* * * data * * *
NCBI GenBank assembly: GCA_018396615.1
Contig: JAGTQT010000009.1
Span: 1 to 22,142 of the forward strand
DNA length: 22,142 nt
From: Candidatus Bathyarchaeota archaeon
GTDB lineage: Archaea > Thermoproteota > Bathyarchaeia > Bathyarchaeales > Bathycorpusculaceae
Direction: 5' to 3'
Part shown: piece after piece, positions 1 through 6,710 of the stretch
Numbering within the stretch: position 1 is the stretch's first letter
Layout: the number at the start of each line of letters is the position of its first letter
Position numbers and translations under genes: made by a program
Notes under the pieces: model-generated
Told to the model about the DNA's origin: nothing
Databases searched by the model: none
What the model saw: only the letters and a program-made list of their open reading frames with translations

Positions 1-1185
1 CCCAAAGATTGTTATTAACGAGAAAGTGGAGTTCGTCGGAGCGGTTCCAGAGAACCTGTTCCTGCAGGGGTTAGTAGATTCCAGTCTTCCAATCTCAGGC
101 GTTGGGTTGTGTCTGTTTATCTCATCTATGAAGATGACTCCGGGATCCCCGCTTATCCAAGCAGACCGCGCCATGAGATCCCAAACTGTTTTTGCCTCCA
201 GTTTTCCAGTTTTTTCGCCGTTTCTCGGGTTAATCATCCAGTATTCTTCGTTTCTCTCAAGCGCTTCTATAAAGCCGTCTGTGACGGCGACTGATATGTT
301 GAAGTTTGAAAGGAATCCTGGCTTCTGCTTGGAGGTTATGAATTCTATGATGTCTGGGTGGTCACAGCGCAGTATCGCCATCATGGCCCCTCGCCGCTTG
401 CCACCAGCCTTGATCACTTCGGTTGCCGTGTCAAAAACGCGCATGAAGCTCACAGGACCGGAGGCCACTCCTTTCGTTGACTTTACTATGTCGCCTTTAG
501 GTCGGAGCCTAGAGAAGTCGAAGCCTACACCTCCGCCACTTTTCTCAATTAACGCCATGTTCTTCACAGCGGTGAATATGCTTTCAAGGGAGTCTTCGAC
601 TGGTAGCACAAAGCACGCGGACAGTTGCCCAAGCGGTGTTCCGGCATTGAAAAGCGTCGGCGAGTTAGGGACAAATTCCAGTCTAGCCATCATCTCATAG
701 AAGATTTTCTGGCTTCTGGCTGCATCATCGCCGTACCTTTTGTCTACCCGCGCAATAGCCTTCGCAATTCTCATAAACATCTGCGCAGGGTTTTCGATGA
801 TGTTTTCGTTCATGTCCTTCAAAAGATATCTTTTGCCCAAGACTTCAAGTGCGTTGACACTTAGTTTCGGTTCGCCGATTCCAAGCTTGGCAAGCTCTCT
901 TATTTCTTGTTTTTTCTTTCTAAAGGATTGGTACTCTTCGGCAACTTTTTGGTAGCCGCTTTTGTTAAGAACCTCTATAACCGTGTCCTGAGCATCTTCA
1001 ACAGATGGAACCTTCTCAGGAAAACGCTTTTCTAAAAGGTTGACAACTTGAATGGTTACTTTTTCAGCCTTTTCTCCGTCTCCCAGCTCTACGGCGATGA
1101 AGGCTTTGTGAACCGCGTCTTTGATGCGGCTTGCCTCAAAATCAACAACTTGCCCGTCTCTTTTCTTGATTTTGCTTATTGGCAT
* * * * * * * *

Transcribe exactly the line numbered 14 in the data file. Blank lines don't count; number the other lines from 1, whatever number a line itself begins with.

Databases searched by the model: none